Thursday, 1 December 2011

I am a big Dan Meyer fan, and I am always trying to teach in a more engaging fashion. I generally have to look to adapt his resources to suit the level of my students - although I am trying to push my students to their full potential. One of my favourite resources Dan has published was his "Will it hit the hoop?" - and this week I have finally managed to use it!

I used it with a group 13/14 year olds and it was fantastic. My learning intentions were as follows
1. To be able to visualise quadratic equations.
2. To be able to plot a quadratic equation.
3. To begin to recognise the impact of changing co-efficients and constants of a quadratic equation.

The students were engaged, keen to learn, eager for the result and more importantly left the lesson confident they could plot a very complicated quadratic equation.

Format of the lesson
1. Play Basketball introduction outlining learning intentions.

2. Discuss quadratic graphs and their features - visual demonstration via an interactive quadratic graph generator.
3. Give out worksheet and laminated take 1 sheet with a whiteboard pen.

Pupils use calculators to work out points and plot them on their basketball sheet. Pupils come up to the IWB and drag the basketball into the correct position. Lots of discussion at this point and pupils decide whether Dan scores a basket. I show them the video and pupils get off with completing the exercise.

4. The activity takes about 40 minutes, we then run through the answers via the videos. I only actually plotted the last 2 co-ordinates near the basket.

Amazing lesson - I loved it - they loved and most importantly they came up saying they could plot quadratic equations. Any comments welcome.

Here are the resources - a big thanks to Dan Meyer who without his videos it would not have been possible to make this lesson. Please accept my apologies for my poor grammar / punctuation etc.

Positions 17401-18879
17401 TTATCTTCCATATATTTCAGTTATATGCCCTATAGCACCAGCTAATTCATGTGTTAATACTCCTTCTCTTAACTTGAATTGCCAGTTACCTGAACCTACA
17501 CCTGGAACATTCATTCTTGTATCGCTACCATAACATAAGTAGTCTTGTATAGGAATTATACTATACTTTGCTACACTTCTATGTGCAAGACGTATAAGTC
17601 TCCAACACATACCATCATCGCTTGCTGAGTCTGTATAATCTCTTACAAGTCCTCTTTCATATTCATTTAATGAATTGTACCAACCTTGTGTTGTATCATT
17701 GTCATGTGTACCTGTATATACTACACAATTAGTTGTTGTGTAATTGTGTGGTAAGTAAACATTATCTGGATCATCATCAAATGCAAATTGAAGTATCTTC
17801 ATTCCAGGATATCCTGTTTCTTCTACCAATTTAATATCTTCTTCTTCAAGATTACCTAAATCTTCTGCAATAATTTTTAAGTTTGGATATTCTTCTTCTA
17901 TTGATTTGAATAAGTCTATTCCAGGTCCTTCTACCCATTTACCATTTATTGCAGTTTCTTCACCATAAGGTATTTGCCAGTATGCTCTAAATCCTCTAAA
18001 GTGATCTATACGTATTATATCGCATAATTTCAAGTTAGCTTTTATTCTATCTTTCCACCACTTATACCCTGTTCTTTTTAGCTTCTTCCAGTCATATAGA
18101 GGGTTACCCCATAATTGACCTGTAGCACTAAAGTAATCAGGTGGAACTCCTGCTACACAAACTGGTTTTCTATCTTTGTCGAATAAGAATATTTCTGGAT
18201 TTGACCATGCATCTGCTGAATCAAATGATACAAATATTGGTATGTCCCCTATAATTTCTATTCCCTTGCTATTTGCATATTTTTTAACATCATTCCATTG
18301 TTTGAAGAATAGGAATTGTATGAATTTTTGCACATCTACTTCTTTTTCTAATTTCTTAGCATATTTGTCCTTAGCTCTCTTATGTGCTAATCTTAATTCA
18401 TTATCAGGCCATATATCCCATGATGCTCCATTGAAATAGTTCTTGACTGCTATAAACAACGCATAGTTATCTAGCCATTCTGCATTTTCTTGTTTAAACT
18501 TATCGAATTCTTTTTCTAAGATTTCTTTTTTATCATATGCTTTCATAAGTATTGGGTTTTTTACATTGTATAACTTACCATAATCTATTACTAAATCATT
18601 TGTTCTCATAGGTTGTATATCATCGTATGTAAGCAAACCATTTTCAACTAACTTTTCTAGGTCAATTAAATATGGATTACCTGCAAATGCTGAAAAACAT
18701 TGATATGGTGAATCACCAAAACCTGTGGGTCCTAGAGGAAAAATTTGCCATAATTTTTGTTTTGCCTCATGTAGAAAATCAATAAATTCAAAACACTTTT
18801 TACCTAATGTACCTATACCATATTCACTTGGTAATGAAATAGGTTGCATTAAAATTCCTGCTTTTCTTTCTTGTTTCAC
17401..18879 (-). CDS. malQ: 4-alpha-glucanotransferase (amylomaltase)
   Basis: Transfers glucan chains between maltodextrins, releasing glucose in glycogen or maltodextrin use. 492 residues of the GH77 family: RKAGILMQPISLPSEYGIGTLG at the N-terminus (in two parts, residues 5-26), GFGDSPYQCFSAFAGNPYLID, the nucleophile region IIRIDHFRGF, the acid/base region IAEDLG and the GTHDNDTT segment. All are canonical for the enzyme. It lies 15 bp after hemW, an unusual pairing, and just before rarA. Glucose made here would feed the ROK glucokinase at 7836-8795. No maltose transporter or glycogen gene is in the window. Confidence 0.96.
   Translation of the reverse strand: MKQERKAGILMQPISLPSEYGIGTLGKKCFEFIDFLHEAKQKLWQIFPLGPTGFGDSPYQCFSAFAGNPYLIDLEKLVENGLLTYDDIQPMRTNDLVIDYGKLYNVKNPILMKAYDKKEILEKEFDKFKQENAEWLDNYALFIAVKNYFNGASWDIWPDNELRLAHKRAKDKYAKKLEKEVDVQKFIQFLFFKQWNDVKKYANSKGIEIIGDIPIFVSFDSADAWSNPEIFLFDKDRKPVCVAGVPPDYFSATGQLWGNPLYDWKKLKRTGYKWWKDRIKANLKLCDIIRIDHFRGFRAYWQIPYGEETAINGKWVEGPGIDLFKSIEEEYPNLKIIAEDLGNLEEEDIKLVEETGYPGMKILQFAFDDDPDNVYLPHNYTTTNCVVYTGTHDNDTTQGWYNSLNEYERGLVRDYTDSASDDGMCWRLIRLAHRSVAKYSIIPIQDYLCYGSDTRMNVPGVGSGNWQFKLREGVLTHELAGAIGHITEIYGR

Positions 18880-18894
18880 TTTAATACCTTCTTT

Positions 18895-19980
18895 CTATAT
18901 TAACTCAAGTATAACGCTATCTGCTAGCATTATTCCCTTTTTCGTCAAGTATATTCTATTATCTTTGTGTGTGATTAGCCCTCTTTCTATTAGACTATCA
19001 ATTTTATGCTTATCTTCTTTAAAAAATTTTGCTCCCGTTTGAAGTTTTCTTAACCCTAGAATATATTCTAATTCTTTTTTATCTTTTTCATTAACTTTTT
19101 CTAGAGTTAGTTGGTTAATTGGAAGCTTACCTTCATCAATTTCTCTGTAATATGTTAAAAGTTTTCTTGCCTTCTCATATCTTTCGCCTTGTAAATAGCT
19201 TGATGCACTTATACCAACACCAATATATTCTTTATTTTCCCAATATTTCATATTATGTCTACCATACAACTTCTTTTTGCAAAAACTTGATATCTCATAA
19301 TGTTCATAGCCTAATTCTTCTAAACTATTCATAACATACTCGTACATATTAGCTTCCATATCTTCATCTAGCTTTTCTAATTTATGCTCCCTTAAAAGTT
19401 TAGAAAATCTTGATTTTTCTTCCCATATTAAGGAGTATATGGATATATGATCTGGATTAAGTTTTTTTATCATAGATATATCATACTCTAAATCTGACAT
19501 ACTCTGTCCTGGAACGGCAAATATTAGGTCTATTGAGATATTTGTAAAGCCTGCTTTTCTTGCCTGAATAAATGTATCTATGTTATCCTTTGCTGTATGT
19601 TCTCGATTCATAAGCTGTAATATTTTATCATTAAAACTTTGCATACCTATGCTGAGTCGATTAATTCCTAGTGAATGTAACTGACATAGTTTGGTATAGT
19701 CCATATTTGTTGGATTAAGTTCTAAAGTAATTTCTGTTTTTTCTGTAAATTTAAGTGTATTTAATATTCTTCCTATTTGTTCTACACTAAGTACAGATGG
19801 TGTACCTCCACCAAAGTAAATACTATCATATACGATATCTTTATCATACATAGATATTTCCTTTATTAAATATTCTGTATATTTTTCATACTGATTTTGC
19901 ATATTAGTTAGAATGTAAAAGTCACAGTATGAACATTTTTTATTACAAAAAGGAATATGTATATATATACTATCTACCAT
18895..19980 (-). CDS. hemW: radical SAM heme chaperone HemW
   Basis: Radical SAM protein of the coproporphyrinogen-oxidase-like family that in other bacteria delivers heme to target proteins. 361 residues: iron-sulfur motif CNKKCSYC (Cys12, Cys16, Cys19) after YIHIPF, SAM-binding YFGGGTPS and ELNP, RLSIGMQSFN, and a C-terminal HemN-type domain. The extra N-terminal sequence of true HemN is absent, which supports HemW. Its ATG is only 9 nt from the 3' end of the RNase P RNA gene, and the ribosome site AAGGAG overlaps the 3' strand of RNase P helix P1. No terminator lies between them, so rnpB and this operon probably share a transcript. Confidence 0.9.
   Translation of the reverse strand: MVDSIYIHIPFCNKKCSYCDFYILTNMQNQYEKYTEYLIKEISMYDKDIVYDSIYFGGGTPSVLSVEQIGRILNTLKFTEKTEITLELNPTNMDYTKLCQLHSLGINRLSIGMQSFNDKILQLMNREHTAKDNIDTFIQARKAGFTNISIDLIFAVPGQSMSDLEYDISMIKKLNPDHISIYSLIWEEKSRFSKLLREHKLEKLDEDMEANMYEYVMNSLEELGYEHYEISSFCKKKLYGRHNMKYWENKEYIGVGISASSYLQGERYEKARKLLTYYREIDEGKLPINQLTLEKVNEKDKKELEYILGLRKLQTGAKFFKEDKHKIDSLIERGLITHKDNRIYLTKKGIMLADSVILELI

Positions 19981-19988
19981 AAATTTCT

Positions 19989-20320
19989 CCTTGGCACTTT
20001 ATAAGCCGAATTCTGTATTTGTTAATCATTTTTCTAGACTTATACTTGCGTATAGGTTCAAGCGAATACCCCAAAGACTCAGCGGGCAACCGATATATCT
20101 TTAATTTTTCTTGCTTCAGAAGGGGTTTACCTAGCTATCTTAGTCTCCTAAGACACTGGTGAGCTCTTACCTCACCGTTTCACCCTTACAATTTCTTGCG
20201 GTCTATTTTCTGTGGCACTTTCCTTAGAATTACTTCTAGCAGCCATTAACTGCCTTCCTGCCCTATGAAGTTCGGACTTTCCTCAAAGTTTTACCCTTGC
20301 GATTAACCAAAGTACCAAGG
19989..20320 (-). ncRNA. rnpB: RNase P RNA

Improvements

Possible lesson  improvements -

• More discussion about the equations and the effects of altering the equation.
• Digital improvements - equation and table on the same sheet as the graph.

I intend to try to get an older group of students to use Geogebra to model the basketball path and find the equations for themselves.

The goods!

Three Acts - F1

This is my first attempt at a "Three Acts" activity - an idea proposed by Dan Meyer. This activity is for a much younger audience, I used this activity with class of 11/12 year old students.
For more information on this concept see "The Three Acts Of A Mathematical Story - Dan Meyer" - you will also see much better examples.

Act 1 – Malaysian Grand Prix Qualifying
The hook!!

Hopefully your students will want to know who wins.
Ask the students to predict who will win - get them to write it on a scrap of paper fold it up and put it away until the end of the lesson! (It is a complete guess to them - this is to get them to have some ownership / engagement in the task).

Act 2 – What we need

Ask the student what they need.... (Do not just give them it - like our typical text book does).
The students need the drivers and their times so after a very quick discussion my students asked for this.
I gave them the top ten drivers and their times given on separate cut out sheets ideally cut out and laminated – purely for aesthetic purposes. (Example below)

They then have to order the top ten drivers.

Act 3 – The reveal

I then let the pupils enjoy the last 5 / 10 minutes of the qualifying session or a screen shot (let them finally watch some video in maths). They will then see if they were right!

Extension

What is the difference in times between Vettel (first place) and the other drivers?

Average speed?

The goods! - the files are very big - sorry. Any advice on how to make them smaller?